I’m not really a person for fantastical drama – the shows where you mix high comedy and fantasy and romance together. Mostly because when there actually WAS a decent fantastical drama out there, it was subsequently murdered by forces not of its own making.
That show was called Pushing Daisies.
Yes, I can sense that you sort of remember that title. Let me see if I can help refresh your memory a tinge.
Pushing Daisies was the story of Ned, a piemaker with a special gift – his touch could bring people back from the dead, if only for 60 additional seconds. But if he touched that revived person a second time, they would be dead forever.
And … one of the people he touched was his beloved (and deceased) childhood sweetheart. His love is alive – but now he can never touch her again, for a second touch would send the recently revived back to eternal rest.
And then you add a ton of side-angles about solving crimes of murdered people, discussions of family values, all populated in a surreal, hyper-fantastical world…
Just thinking about it makes me wish the show was back on the air today.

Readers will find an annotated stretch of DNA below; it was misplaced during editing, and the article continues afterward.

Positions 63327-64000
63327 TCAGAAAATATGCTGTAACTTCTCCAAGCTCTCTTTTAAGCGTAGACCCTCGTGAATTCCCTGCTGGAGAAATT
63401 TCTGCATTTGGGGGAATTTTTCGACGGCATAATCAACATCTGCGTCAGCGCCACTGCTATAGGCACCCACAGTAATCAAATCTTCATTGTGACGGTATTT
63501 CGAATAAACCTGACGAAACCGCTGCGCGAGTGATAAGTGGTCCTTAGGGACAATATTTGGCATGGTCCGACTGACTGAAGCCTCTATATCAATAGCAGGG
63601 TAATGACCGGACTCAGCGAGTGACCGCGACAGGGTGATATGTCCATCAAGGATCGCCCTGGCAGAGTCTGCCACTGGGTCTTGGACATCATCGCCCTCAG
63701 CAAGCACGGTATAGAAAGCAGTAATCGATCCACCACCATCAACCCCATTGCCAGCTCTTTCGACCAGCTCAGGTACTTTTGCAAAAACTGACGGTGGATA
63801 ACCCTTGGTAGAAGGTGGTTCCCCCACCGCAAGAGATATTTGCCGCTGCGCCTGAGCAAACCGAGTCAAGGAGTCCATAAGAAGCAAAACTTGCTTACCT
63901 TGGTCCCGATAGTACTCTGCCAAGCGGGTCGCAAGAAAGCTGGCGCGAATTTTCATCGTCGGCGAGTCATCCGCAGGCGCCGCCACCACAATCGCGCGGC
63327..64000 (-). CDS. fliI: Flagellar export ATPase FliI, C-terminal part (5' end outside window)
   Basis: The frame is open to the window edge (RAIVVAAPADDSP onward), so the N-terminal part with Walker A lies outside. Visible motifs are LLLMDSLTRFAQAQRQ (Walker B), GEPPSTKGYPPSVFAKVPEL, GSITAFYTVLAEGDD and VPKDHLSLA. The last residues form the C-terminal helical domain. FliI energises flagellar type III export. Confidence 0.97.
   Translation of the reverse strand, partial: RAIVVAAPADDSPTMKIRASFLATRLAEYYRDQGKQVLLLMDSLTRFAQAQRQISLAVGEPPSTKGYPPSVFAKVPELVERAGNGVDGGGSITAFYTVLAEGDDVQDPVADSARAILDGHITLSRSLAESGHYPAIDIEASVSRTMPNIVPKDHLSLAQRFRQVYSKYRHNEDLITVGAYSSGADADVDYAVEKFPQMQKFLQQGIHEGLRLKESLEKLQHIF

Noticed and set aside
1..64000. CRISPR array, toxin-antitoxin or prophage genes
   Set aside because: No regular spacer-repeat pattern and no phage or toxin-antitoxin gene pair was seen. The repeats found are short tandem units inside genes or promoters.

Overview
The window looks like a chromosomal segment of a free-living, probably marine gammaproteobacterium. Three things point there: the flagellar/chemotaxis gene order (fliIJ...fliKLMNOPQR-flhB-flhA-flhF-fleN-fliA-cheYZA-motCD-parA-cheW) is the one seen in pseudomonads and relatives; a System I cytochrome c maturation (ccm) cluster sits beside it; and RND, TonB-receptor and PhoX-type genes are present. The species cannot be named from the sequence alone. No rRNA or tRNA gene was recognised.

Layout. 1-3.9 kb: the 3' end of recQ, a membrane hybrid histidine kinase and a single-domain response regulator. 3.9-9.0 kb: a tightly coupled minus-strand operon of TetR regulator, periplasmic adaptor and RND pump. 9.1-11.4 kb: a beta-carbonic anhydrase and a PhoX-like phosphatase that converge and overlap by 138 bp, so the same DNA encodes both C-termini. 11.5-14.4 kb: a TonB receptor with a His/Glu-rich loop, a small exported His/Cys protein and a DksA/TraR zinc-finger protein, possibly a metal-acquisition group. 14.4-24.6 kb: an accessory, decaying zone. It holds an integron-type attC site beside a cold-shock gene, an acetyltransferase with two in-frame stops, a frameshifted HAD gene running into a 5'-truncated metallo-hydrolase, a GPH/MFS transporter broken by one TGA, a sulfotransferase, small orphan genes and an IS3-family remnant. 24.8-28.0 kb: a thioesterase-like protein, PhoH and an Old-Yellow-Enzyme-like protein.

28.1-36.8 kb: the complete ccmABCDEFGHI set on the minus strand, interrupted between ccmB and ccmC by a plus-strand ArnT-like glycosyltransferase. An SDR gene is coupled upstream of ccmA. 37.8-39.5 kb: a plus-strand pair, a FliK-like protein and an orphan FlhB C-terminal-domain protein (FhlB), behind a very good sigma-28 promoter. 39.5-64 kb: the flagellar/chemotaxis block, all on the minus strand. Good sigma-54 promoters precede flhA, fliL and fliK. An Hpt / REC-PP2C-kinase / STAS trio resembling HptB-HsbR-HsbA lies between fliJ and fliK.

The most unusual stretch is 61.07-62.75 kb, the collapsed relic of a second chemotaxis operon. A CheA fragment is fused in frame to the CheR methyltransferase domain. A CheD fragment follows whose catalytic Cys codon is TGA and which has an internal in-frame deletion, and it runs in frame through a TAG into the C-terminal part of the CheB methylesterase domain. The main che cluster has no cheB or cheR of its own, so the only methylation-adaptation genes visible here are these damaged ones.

Pushing Daisies was a wonderful romantic comedy with lots of fluff and fun. It had plenty of quick banter and well-written dialogue. There were some great cast members – Lee Pace, Anna Friel, Chi McBride were all veterans of various TV shows and movies; then you add Swoosie Kurtz and Ellen Greene and Kristin Chenoweth from the Broadway stage, and wow. Just wow.
Unfortunately … the show didn’t get enough wow. It was actually ruined by … of all things … a writer’s strike. Only nine episodes were filmed before the show’s production was shut down due to a television writer’s strike. The ratings were still strong enough to get the program renewed for a second season, but now a freightload of loose ends needed to be tied up. And even though the show’s writing and storylines continued as if nothing had ended, the program was shuffled off to difficult timeslots and eventually jettisoned after its second season. 22 episodes over two years, that’s all we received.
And it wasn’t until after the series ended that I discovered that Pushing Daisies actually has a thin connection to another quickly-killed-off fantasy series, Wonderfalls. That show focused on a Niagara Falls souvenir shop girl whose souvenirs talk to her and help her solve mysteries. I did try watching Wonderfalls but I couldn’t get past the first two episodes. Didn’t matter, Fox cancelled the show after four episodes. Because Fox.
Trust me, I would still love to see a Pushing Daisies reboot or a restart or a re-anything. It was a show that was funny and witty and sweet all at once. It didn’t deserve to die. Maybe Ned the Piemaker could touch the program and bring it back to life.
I’d be good with that.